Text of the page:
The Importance of Pre-season Football

For reasons unknown, but mostly because I’ve been conditioned over the years to watch just about anything, I turned on the boobtube just in time to catch the last quarter and a half of the thrilling pre-season game between the Seahawks and the Broncos. The game was tied 6-6.

A real barnburner.

By the time I tuned in, it was incumbent upon the third stringers to liven up the game. In the end the Seahawks prevailed 22 to 14. The high point-assuming such a thing exists in a practice game-was noted Broncos bust Paxton Lynch sticking it to his former team by scoring 2 touchdowns, one passing, one running.

As in all sports, there is something deeply ironic and pathetic in a feat such as Mr. lynch’s, which in no way mitigates how poorly he played in Denver, nor serves notice of his impending greatness in Seattle where he will be, assuming he makes the team, holding a clipboard and supporting “I’m not going anywhere” Russell Wilson. For all we know, he may be soon doing what all such busts do, which is dissolve into the faceless crowd with the rest of us.

Perhaps the most intriguing aspect of pre-season football is that it is, essentially, a series of scrimmages between teams for the sole purposes of marginal player evaluation and to acclimate players to the rigors of the game now that teams no longer have a traditional pre-season camp where they beat the hell out of one another. There is also the time honored tradition of gouging the public for the sake of watching a meaningless game.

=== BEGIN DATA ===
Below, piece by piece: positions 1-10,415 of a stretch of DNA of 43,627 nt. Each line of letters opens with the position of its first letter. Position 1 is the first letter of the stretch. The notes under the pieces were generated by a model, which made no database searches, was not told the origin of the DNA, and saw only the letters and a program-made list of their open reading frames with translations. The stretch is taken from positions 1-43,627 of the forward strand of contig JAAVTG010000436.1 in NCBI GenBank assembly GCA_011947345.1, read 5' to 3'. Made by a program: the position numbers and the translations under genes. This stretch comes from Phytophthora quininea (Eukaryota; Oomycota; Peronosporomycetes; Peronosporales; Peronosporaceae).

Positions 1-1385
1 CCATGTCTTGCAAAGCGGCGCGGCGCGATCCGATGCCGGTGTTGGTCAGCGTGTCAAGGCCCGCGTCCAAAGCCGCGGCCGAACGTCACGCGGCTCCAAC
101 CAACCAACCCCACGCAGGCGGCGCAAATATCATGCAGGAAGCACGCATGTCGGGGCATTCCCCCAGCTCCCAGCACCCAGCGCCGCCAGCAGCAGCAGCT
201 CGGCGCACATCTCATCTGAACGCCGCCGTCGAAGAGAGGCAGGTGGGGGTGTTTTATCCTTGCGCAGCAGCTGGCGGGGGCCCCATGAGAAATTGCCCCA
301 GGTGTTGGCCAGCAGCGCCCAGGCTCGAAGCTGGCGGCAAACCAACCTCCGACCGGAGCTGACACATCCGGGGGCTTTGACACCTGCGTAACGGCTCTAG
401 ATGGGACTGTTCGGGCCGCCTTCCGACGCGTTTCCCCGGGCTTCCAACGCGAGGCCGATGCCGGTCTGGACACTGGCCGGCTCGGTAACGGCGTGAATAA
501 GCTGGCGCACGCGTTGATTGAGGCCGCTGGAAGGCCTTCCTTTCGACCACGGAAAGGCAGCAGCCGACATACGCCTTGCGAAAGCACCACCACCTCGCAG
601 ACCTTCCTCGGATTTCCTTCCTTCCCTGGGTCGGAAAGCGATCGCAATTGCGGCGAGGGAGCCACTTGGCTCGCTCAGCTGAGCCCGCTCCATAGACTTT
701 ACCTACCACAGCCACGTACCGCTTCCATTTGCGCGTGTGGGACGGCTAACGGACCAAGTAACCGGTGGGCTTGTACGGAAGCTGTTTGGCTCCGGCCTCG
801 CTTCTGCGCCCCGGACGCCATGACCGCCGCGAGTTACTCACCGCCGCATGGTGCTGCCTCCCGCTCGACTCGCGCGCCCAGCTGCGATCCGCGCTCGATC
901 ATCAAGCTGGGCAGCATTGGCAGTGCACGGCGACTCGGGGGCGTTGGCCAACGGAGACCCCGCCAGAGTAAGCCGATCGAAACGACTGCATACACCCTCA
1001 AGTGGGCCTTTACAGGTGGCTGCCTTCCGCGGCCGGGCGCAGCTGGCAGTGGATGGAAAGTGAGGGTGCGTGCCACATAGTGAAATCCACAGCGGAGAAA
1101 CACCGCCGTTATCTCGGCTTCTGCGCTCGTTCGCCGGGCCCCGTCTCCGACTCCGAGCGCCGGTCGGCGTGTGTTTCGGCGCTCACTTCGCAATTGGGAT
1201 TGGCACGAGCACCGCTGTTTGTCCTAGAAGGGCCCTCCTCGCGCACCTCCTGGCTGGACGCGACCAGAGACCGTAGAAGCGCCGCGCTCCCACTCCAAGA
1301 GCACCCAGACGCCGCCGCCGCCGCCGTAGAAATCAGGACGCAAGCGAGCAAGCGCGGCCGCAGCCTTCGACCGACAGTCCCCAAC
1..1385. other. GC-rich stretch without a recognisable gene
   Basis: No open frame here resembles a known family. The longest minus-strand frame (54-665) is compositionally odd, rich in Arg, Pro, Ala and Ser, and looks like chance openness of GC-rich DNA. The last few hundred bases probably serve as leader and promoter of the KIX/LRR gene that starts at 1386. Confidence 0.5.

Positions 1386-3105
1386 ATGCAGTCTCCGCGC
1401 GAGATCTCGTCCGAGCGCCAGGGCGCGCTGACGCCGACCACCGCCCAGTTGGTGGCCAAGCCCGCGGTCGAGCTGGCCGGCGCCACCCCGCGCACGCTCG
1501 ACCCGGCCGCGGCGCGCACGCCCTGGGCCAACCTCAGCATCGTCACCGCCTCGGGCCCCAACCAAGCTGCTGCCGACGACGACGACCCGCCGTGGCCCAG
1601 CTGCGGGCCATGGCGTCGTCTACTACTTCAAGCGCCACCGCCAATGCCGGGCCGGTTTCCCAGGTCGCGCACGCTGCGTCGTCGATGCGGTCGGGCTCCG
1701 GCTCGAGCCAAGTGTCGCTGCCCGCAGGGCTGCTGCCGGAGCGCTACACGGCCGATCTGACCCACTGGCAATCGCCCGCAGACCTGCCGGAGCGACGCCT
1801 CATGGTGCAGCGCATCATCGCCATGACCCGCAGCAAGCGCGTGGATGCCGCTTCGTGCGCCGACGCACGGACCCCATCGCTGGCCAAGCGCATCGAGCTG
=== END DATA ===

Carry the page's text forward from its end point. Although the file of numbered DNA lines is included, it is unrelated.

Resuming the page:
Personally, I know of no one who will one day fondly reminisce of a pre-season touchdown, by a player whose name escapes them, scored in the mists of time.

Perhaps it’s practice for the fans too.

An added frivolity of pre-season football, minus the players we will instantly forget, is the joy at seeing what the NFL rules committee will do this season to make the game even more unwatchable. Returning to the ironic, it is there in spades as we watch player upon player penalized for lowering his head after years of being trained to do just that. It may be that the NFL is serious in mitigating the scourge of brain injuries plaguing former players, but it may be its way of covering its ass or simply to make the game even more incomprehensible.

Does it sound as if I’m souring on the game?

It’s possible.

Some of this stems from watching a meaningless touchdown in a practice game celebrated as if it were the winning score in the Super Bowl. I don’t mind celebrations in games that count, even if they sometimes are a little over top, but, to quote Allen Iverson: “…We’re’ talking about practice!”

That the Clink, as the Seahawks home field is “affectionately” known, was filled with paying fans to watch a practice game is indicative of our spectator culture and possibly a commentary on the dreariness of the rest of our lives. I understand the allure: I was once there myself, but as coverage has blown all out of proportion to the game itself, I’ve backed off.

It’s only a practice game.

And sadly, for the abysmal Mariners, it’s also much more popular.

©2019 David William Pearce

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